• Crush hazards – swing zones of heavy equipment (excavators, drilling equipment, etc.), crush zones under lifts, between equipment and fixed objects, and much more.

Of these hazards, falls alone account for nearly 39% of construction fatalities. To improve construction safety and reduce falls, Graphic Products’ created an OSHA Fall Protection Guidelines and Standards Infographic to help educate workers about about fall hazards as well as the safety devices that can help you mitigate those hazards.

Steps for Maintaining A Safe Jobsite

While understanding the most common safety issues you may face in construction is important, there are some additional steps that must be taken to maintain a safe jobsite, such as:

drums of gasoline on job site with chemical hazard labels
Identifying all hazardous materials is a critical step for maintaining a safe jobsite.
  1. Training all employees about the hazards they may face, paying special attention to the Fatal Four.
  2. Conducting a complete walkthrough of the site to identify hazards before breaking ground. Make note of these, so you can mitigate them using engineer controls, safe work practices, PPE, or regular maintenance.
  3. Creating a site safety plan that accounts for all potential hazards as well as provides a means to respond to any accident.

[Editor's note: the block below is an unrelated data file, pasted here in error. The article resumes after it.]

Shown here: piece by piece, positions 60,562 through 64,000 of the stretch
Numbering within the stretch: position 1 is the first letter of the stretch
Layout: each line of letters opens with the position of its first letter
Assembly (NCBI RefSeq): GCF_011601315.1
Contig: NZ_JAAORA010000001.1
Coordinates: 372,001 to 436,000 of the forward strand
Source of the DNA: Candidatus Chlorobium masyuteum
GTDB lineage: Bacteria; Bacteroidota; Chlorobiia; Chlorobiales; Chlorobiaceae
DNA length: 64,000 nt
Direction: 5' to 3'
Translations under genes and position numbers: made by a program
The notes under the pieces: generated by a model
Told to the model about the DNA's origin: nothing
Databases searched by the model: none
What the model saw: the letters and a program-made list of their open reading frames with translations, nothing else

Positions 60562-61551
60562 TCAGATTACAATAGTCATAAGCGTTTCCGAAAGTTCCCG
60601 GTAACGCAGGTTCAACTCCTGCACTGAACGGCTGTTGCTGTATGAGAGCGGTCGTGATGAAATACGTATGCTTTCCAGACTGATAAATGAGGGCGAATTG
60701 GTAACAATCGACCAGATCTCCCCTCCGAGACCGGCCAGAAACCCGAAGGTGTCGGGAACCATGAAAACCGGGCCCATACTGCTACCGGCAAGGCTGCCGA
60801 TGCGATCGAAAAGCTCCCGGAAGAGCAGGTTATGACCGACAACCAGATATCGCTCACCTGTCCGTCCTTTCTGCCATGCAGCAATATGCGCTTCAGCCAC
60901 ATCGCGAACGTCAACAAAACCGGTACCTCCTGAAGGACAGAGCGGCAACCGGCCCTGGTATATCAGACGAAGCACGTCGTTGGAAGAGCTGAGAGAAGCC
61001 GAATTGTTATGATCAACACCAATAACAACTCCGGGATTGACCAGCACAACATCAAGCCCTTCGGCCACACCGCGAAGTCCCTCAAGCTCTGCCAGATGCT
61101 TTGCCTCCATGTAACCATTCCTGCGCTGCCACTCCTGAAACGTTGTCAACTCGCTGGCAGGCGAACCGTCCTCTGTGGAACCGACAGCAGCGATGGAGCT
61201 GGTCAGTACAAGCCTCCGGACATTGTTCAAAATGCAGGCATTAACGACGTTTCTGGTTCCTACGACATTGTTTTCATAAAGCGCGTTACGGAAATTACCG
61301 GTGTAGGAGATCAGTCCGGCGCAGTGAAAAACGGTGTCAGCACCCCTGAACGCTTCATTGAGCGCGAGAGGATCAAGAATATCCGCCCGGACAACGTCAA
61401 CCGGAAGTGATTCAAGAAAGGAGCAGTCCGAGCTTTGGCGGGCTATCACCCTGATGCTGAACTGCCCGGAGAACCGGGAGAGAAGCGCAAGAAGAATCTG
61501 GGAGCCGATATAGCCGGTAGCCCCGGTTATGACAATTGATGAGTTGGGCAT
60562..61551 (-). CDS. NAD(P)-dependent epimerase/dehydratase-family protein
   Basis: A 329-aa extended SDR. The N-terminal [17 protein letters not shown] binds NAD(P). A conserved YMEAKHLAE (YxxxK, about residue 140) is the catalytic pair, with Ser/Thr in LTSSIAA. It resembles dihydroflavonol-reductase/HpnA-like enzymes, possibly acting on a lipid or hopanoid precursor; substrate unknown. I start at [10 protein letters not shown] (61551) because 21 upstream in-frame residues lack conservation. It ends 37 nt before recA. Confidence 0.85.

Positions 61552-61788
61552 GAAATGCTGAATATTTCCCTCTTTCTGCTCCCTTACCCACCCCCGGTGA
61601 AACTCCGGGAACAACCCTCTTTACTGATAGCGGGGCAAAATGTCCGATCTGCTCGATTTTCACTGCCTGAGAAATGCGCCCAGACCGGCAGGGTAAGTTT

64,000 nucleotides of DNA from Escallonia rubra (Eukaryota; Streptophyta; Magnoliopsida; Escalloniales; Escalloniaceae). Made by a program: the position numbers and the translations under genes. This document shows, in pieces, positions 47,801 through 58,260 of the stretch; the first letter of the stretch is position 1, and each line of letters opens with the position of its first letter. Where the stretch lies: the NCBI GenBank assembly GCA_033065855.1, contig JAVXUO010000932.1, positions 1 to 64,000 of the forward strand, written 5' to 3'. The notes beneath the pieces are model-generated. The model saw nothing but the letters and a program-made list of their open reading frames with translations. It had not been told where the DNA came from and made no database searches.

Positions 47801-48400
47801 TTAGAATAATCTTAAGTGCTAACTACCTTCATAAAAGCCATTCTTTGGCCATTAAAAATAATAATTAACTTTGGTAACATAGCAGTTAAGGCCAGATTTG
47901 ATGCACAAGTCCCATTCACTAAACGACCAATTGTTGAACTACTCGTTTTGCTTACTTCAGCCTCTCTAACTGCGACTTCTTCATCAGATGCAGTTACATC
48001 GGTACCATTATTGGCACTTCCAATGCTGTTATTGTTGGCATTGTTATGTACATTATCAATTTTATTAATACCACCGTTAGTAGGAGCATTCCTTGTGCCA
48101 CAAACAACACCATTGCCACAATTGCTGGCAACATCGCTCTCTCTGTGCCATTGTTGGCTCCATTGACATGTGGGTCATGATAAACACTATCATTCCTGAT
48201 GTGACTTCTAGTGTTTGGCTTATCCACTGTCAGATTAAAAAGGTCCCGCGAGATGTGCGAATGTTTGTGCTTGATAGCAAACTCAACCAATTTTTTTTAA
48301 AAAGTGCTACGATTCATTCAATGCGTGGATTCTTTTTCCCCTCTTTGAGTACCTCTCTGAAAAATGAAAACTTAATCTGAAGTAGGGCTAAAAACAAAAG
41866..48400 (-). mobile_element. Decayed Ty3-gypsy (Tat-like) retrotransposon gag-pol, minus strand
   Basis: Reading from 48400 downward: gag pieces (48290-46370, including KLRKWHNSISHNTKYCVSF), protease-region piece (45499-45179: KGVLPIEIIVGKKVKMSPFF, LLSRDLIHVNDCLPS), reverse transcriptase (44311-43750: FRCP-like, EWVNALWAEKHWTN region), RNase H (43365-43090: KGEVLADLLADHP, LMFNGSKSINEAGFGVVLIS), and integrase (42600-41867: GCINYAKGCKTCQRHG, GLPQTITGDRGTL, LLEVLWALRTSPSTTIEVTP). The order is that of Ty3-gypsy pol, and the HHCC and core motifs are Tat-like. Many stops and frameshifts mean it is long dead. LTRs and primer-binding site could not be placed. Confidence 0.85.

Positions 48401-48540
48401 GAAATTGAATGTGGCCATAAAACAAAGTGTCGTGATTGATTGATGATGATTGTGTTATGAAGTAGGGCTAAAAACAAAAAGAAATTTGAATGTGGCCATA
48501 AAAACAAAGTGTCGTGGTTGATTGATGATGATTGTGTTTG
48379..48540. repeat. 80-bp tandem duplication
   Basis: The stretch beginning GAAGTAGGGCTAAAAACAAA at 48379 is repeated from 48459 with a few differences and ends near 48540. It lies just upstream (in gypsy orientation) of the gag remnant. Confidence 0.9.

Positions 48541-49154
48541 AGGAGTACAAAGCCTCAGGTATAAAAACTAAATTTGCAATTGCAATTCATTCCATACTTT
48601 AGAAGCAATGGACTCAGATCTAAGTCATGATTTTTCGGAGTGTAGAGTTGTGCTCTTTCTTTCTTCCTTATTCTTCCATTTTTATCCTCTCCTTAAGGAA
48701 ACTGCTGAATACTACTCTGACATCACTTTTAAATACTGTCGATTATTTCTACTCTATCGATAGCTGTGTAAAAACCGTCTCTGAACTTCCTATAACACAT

4. Identifying all hazardous materials and labeling them according to HazCom 2012.
  5. Inspecting the worksite on a daily basis to identify new hazards and malfunctioning equipment. Immediately report and fix any issues found.
  6. Ensuring employees have the necessary PPE to perform work safely. This includes hard hats, eye protection, gloves, work boots, hearing protection, respiratory protection, fall protection, and more.
  7. Creating an injury and illness prevention program. Programs should include first aid training, supplies needed to treat common workplace injuries, and a means to contact local emergency services.
  8. Identifying hazards and communicate safe work practices using vivid labels and signs.

Learn how to create safety signs that meet OSHA requirements with Graphic Products' Best Practice Guide to OSHA Safety Signs. This helpful guide breaks down all the requirements, from text size, to color and graphics—ensuring your safety signs are seen and compliant.

As a final note, make sure your construction site complies with all OSHA standards. To ensure you are meeting OSHA standards, it’s important to understand the requirements in 1926, as well as other standards. For example, there may be cases where you encounter a hazard that is not covered by 1926. In these cases, the hazard may fall under the General Industry Standard (29 CFR 1910) or Section 5 of the Occupational Safety and Health Act, known as the General Duty Clause. The General Duty Clause provides an all-inclusive safety requirement that requires employers to mitigate or remove recognized hazards that have caused or may cause injury or death. While this is a lot to keep track of, once you are familiar with OSHA standards, you will be able to quickly identify most hazards by performing daily walk-around inspections of your site.